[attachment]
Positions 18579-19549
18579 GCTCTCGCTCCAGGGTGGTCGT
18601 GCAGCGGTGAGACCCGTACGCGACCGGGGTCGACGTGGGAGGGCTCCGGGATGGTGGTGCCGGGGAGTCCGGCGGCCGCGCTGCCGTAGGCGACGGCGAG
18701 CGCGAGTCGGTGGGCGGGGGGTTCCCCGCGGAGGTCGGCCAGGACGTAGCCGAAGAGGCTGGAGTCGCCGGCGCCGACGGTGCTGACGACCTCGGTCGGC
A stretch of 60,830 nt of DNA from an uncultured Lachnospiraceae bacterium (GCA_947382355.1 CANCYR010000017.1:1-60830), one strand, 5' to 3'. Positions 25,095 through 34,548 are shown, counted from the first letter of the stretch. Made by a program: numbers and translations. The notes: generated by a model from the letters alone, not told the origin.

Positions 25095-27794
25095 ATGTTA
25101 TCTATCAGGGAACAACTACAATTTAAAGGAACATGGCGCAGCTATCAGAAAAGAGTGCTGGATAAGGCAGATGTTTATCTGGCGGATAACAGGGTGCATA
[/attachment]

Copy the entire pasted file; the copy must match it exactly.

Positions 18579-19549
18579 GCTCTCGCTCCAGGGTGGTCGT
18601 GCAGCGGTGAGACCCGTACGCGACCGGGGTCGACGTGGGAGGGCTCCGGGATGGTGGTGCCGGGGAGTCCGGCGGCCGCGCTGCCGTAGGCGACGGCGAG
18701 CGCGAGTCGGTGGGCGGGGGGTTCCCCGCGGAGGTCGGCCAGGACGTAGCCGAAGAGGCTGGAGTCGCCGGCGCCGACGGTGCTGACGACCTCGGTCGGC
A stretch of 60,830 nt of DNA from an uncultured Lachnospiraceae bacterium (GCA_947382355.1 CANCYR010000017.1:1-60830), one strand, 5' to 3'. Positions 25,095 through 34,548 are shown, counted from the first letter of the stretch. Made by a program: numbers and translations. The notes: generated by a model from the letters alone, not told the origin.

Positions 25095-27794
25095 ATGTTA
25101 TCTATCAGGGAACAACTACAATTTAAAGGAACATGGCGCAGCTATCAGAAAAGAGTGCTGGATAAGGCAGATGTTTATCTGGCGGATAACAGGGTGCATA